that was put to death. Still, consider the raw numbers. At Yad
Vashem, three million dead men, women, and children are
individually recorded in the archives, some even with pictures. My
mother, who came from a Polish village called Levertov, had six
siblings, one of whom survived (he went east to Russia). His
daughter and grandchildren now live in the United States, and a son
and his family live in Israel. The five who perished were all
married and had children, perhaps four or five each. My father, who
came from the same shtetl, left eight brothers and sisters at home,
and pleaded with them to come to the United States (which wasn't so
easy) or go to Palestine. All of them were married with the usual
number of children. Only one of these children, a daughter of one
of my father's sisters, got out, taking the underground route to
Palestine, running the blockade, and ending up on a kibbutz in what
is now Israel. Still alive at 90, she has two children, five
grandchildren, and three great- grandchildren. So here is the
disaster writ small: Had her 30- or 40-odd cousins lived, how many
of the family line would still be alive? How many more Jews would
be alive if the six million had not been slaughtered?

There was one discordant note in the opening ceremonies, and it was
the participation of Kofi Annan. He had taken time out on his way
to Jerusalem to pay homage at the Ramallah grave of Yasir Arafat, a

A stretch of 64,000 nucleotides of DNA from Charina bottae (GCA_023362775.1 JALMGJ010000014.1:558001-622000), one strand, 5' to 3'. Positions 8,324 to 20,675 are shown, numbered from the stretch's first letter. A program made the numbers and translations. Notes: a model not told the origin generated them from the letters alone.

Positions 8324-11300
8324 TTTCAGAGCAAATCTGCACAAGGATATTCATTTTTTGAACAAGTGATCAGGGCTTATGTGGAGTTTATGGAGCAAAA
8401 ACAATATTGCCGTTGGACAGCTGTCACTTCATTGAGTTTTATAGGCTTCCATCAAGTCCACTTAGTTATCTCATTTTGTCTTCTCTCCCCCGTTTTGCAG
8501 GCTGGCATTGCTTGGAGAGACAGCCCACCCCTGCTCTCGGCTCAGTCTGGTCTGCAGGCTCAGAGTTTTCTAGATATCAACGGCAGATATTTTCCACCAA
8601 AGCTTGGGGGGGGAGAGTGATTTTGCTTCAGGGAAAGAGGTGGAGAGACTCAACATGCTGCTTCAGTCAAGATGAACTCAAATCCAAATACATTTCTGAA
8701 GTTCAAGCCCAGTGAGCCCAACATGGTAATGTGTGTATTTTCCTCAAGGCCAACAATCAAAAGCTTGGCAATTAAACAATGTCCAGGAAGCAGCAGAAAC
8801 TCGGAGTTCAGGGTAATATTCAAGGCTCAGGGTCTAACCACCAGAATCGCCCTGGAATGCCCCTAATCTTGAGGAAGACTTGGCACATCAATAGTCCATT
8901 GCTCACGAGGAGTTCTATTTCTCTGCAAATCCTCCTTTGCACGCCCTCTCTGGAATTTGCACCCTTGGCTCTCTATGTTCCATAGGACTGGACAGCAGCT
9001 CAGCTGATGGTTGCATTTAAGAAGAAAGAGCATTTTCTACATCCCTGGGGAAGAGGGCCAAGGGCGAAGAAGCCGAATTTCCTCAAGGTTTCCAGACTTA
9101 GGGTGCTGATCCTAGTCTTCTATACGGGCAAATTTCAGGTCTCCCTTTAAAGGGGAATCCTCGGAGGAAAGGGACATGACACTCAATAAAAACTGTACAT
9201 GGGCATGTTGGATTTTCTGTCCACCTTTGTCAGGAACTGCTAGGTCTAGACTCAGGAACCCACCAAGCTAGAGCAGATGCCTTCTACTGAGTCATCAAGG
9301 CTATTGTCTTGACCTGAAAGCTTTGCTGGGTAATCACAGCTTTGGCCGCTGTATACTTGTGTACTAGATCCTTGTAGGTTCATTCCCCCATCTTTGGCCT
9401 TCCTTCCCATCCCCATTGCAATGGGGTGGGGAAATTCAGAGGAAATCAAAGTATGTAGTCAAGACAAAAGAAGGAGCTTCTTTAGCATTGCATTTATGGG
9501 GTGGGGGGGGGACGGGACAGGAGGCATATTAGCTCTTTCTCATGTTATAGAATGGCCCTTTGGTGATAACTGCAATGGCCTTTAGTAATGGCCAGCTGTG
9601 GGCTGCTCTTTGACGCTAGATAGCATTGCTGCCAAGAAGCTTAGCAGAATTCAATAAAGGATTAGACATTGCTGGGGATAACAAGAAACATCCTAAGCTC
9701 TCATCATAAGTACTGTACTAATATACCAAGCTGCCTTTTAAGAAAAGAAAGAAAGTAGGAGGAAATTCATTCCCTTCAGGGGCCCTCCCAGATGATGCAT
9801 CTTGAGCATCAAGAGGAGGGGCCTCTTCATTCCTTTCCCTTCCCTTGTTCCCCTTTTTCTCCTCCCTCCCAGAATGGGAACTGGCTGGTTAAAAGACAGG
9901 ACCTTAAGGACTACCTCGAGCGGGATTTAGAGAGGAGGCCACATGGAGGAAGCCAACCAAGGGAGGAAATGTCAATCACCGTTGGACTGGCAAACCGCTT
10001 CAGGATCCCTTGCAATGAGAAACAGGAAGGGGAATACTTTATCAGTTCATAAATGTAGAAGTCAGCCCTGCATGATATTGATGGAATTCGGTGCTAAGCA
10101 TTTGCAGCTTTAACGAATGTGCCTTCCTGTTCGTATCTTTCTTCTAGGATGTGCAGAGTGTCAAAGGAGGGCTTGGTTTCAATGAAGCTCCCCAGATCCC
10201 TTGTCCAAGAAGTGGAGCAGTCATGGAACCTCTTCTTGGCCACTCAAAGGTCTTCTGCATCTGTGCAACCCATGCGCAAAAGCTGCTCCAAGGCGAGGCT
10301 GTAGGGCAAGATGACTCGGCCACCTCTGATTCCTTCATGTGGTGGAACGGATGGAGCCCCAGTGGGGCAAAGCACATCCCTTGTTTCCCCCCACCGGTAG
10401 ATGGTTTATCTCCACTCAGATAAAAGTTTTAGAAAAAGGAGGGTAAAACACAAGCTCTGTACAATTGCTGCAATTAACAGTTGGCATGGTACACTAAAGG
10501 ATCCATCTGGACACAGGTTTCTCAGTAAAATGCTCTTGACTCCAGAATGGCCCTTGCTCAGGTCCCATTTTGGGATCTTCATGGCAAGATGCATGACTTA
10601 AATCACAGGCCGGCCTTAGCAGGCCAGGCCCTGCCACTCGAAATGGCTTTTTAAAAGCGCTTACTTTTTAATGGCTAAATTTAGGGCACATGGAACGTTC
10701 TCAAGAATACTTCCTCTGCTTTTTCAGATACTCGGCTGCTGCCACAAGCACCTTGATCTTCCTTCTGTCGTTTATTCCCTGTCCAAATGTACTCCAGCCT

certified legatee of the anti-Semitism of the Nazis. How
diplomatic! The secretary-general's very presence evoked the
offending memory of his predecessors: U Thant, who removed U.N.
troops from the Sinai--a decade-old barrier to war between Israel
and Egypt--on the command of Gamal Abdel Nasser, which unleashed
the Six Day War; and, most grotesquely, Kurt Waldheim, whose
personal role in the Final Solution to "the Jewish problem" was
suppressed by the great powers and the U.N. bureaucracy. And what
were Annan's qualifications for this ceremony? Well, he is an
expert on genocide, an expert of a certain sort. In his diplomatic
practice of the 1990s, in various U.N. posts, he became a
genocide-denier, since he refused to act against the extermination
wars in Bosnia, Rwanda, the Democratic Republic of Congo, and
Sudan. If the history of our time is written honestly, it will
record that Annan stood passively by as the new exterminators went
to work. Shame will be his memorial, his everlasting name.

By Martin Peretz